to wonder where all the great landlords and flats are?

(42 Posts)
greenbottleglass Mon 08-Jun-15 14:07:55

We've been given two months notice to find somewhere else to live and are halfway through our notice period but still not found anywhere.

We've seen about 20 flats, most in horrible condition, and the majority with damp problems and mould (how much of that is down to the tenants I don't know).

Most of the flats have had tenants in who clearly don't want people traipsing through their homes on viewings and they're a mess and hard to view with boxes laying around.

Most are obviously very poorly maintained. They've got bits hanging off the walls, 40 year old bathrooms and gross looking appliances and white goods

No one wants to miss a day's rent so move in dates are inflexible meaning we'll have to pay rent on two places at once. No one wants a six month break clause.

We've put in two offers so far. One landlord wanted to tie us in to an unreasonable lease and wanted us in the day after the current tenants are out - how they proposed a full clean, maintenance done and carpets steam cleaned in between I don't know?

One landlord who said the place could be furnished or unfurnished now doesn't want to remove their (bloody horrible) stuff like they said they would.

I'm only grateful we don't have children because this must be a nightmare if you can't be flexible on viewings and if you have to bear school location in mind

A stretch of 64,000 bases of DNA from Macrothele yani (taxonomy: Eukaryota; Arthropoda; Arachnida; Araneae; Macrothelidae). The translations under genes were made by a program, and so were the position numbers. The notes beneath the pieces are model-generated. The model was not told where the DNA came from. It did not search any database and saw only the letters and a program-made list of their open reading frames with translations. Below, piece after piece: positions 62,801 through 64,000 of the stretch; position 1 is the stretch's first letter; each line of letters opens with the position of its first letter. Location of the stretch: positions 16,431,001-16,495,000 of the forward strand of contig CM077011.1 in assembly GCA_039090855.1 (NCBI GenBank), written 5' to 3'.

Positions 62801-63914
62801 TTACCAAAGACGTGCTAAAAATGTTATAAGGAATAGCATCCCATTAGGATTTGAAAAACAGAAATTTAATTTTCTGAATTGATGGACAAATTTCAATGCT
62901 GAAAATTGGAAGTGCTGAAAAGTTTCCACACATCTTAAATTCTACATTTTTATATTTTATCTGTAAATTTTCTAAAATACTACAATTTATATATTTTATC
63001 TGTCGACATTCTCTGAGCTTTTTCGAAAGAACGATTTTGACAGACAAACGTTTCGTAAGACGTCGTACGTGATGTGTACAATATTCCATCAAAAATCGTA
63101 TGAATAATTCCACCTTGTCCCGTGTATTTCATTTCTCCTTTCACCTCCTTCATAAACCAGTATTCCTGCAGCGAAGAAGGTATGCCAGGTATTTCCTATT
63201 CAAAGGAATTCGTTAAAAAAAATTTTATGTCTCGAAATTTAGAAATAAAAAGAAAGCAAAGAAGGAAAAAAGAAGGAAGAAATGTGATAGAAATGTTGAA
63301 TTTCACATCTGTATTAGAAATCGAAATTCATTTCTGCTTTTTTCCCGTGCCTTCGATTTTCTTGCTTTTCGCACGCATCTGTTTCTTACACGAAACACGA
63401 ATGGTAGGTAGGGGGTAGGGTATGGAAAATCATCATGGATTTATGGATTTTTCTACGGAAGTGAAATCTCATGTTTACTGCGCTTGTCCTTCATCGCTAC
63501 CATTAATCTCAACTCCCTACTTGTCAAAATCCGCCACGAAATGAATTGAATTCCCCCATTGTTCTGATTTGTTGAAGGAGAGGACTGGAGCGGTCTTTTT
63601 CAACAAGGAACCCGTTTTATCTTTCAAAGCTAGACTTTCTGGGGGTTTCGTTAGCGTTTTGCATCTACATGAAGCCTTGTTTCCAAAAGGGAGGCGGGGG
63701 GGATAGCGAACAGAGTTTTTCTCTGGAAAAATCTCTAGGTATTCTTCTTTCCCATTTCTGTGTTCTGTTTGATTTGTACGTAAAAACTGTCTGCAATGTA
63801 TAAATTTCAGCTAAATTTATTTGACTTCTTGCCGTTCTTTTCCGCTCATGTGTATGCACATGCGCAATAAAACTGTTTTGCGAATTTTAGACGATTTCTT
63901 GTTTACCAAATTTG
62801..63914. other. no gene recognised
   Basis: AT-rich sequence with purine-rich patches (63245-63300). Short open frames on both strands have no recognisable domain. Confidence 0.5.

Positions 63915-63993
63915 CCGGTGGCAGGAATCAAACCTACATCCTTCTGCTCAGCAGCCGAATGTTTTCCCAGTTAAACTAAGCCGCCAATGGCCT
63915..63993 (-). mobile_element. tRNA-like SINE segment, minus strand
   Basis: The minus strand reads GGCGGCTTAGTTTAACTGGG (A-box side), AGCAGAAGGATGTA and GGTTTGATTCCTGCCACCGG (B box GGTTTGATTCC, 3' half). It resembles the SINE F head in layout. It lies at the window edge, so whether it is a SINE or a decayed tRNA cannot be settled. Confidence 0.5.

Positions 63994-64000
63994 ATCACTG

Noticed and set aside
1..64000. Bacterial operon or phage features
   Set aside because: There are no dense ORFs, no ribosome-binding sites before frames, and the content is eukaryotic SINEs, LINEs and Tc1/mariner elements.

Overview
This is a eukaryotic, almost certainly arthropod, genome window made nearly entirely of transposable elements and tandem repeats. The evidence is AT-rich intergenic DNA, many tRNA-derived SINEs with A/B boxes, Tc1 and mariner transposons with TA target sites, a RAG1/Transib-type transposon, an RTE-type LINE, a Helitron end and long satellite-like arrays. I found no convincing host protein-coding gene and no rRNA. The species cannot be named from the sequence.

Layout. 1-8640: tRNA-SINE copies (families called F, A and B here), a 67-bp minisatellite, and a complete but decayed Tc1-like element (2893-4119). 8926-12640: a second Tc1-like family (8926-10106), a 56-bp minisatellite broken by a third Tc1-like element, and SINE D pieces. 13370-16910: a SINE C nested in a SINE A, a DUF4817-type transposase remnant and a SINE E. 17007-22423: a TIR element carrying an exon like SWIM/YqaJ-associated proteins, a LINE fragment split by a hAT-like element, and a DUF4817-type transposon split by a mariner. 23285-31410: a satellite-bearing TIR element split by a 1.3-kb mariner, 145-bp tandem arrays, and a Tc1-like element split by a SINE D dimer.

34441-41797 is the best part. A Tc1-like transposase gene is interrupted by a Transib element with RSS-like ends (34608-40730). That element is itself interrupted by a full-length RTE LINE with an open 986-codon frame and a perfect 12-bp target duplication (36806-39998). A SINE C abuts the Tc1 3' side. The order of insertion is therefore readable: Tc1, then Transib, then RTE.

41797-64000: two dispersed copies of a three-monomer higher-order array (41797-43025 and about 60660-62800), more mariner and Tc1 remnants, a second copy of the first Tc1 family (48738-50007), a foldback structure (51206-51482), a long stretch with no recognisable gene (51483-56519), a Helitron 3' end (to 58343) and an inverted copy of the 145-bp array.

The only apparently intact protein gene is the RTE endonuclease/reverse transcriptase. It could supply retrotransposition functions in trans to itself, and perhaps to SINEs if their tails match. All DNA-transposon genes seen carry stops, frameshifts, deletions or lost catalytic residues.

Estate agent fees are £300. Reference fees are about £200. With that, the deposit, and first months rent plus moving costs we're looking at about £4500. I need to close my isa down to get this money. What do people with no savings do? We're going to be paying another £3000 a year in rent. Saving to buy while renting is looking unlikely.

Our current landlord hasn't protected our deposit so that's a whole other problem.

Where are all these great rental homes and landlords Mumsnet landlords are always insisting exist?

feetheart Mon 08-Jun-15 14:15:14

Get yourself some legal advice ASAP about the deposit, not protecting it is illegal.
You could be entitled to 3 times the value of the deposit and any attempts at eviction (and possibly notice) isn't valid.

EhricLovesTheBhrothers Mon 08-Jun-15 14:17:40

They are like hens teeth

TarkaTheOtter Mon 08-Jun-15 14:20:35

Are you in London? Maybe tenants are harder to find where we out property is but we've always been flexible on moving dates. Our current tenants couldn't move in until a month after our previous tenants moved out. We wouldn't be able to rent it out in the condition you describe in the local property market.

greenbottleglass Mon 08-Jun-15 14:21:28

Yes I've gotten advice about the deposit and we will be pursuing it.

Shelter's advice is: 'if you overstay the two month notice the landlord could then go to court to evict you. The judge will throw it out because he hasn't protected your deposit. He'll then have to protect it and give you another two months notice'

I am loathe to end up in court and worried about our references.

I am feeling quite fed up today sad

TarkaTheOtter Mon 08-Jun-15 14:22:01

Tbf we are also tenants and pay to put our landlord's stuff in storage as we wanted it unfurnished.

BerylStreep Mon 08-Jun-15 14:26:18

I'm not sure why you would be paying estate agent's fees, or reference fees. In our area if the landlord wants to use a letting agent, they pay the fees themselves.